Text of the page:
Welcome to another weekly round-up, where we share (what we see as) the most interesting and important articles and essays from the previous seven days. We’d love to hear your thoughts on any of the issues covered in our chosen links!
As always, linking to articles does not mean endorsement from the F-Word and certain links may be triggering. We welcome debate in the comments section and on Facebook/Twitter but remind readers that any comments containing sexist, racist, homophobic, transphobic or disablist language will be deleted immediately.
If you notice that we’ve missed out any important articles from the past week, feel free to let us know.
From the article: “Here, there is no pandering to the white gaze; Beyoncé will not apologise for creating art for black people. It is especially pertinent for me, a teenage black girl who is still trying to find her feet to see another woman embrace her blackness in its totality. The term “empowering” is one that we arguably throw around too much, but what Beyoncé has done is empowering for black women, and perhaps even goes beyond that: it is soul-affirming and life-enriching.”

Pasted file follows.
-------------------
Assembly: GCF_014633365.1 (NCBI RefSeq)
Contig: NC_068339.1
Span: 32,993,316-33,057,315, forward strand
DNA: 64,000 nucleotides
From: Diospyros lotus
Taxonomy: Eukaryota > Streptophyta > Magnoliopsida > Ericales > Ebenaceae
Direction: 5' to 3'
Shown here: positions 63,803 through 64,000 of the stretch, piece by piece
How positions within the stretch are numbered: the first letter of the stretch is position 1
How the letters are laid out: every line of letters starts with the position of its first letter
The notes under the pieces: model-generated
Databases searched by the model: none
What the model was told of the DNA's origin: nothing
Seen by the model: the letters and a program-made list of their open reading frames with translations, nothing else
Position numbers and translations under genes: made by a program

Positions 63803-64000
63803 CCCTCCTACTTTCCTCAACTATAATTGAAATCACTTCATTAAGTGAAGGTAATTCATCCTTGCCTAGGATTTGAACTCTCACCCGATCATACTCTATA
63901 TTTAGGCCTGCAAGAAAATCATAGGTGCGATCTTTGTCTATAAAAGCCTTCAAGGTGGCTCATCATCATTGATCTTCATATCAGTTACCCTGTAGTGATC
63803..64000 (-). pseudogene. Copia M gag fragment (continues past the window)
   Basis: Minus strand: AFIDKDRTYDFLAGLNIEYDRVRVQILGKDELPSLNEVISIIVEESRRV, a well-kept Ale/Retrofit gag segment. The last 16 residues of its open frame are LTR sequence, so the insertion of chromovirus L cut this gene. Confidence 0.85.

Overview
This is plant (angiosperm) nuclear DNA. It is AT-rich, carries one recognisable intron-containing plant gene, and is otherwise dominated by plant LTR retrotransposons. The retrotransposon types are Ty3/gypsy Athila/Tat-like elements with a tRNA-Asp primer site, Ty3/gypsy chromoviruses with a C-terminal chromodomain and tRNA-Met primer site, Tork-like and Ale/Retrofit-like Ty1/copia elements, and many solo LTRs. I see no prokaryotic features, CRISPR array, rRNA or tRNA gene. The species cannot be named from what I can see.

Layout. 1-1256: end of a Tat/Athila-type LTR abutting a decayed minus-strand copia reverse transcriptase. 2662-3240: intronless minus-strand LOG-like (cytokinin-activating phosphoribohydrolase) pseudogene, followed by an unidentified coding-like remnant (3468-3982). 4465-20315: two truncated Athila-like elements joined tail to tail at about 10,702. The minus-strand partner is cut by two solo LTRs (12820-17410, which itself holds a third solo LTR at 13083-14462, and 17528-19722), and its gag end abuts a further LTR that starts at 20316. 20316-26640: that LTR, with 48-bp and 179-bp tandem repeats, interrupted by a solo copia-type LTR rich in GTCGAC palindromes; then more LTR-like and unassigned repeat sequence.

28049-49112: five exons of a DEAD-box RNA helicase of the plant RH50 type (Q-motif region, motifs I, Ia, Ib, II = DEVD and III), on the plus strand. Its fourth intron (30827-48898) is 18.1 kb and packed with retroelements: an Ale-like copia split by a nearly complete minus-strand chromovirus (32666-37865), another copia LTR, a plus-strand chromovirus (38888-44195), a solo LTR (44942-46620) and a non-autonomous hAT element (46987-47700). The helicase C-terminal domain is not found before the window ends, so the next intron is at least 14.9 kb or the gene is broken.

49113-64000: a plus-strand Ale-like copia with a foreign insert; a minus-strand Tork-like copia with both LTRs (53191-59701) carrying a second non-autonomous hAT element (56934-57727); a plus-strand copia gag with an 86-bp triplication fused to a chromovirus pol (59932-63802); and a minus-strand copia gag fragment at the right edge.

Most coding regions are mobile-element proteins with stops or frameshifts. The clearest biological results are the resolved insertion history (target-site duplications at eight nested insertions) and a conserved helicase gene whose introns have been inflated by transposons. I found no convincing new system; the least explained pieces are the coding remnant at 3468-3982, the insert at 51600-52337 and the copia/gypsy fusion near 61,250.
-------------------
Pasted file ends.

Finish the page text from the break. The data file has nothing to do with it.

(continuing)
From the article: “No, talking about race does not divide women. It is racism that does that – specifically, the racism white women direct towards women of colour, the racism that white women observe and fail to challenge because, ultimately, they benefit from it. Whether intentional or casually delivered, that racism has the same result: it completely undermines the possibility of solidarity between women of colour and white women.”
From the article: “Prince had a Sparkle Brain. Prince dreamed big. Prince made music so sparkly the neurotypicals are jelly. I wish I had known about his epilepsy back then. As a working class (and often poor) kid with parents who didn’t get it and didn’t have the money or time or education to advocate, pre-ADA, I believed what the neurologists said. Don’t dream big. Don’t dream big. Don’t dream big. I heard it in my head like an ear worm, like tinnitus made of words.”
From the article: “It’s easy to justify shoddy writing by proclaiming it is art. Well, okay your art is your art. Your art can also be offensive, your art can be harmful, your art can be wrong as wrong can be. You have a right to create it, you don’t have a right to never see it challenged. You don’t have a right to never have your biases questioned, or to never be told that you fucked up.”
From the article: “What it suggests to us is that there is this continuum of hitting. And as a society we say, “When it’s physical abuse, that is definitely bad.” But what we’re showing is that there’s this continuum of violence against children, and spanking falls along that continuum.”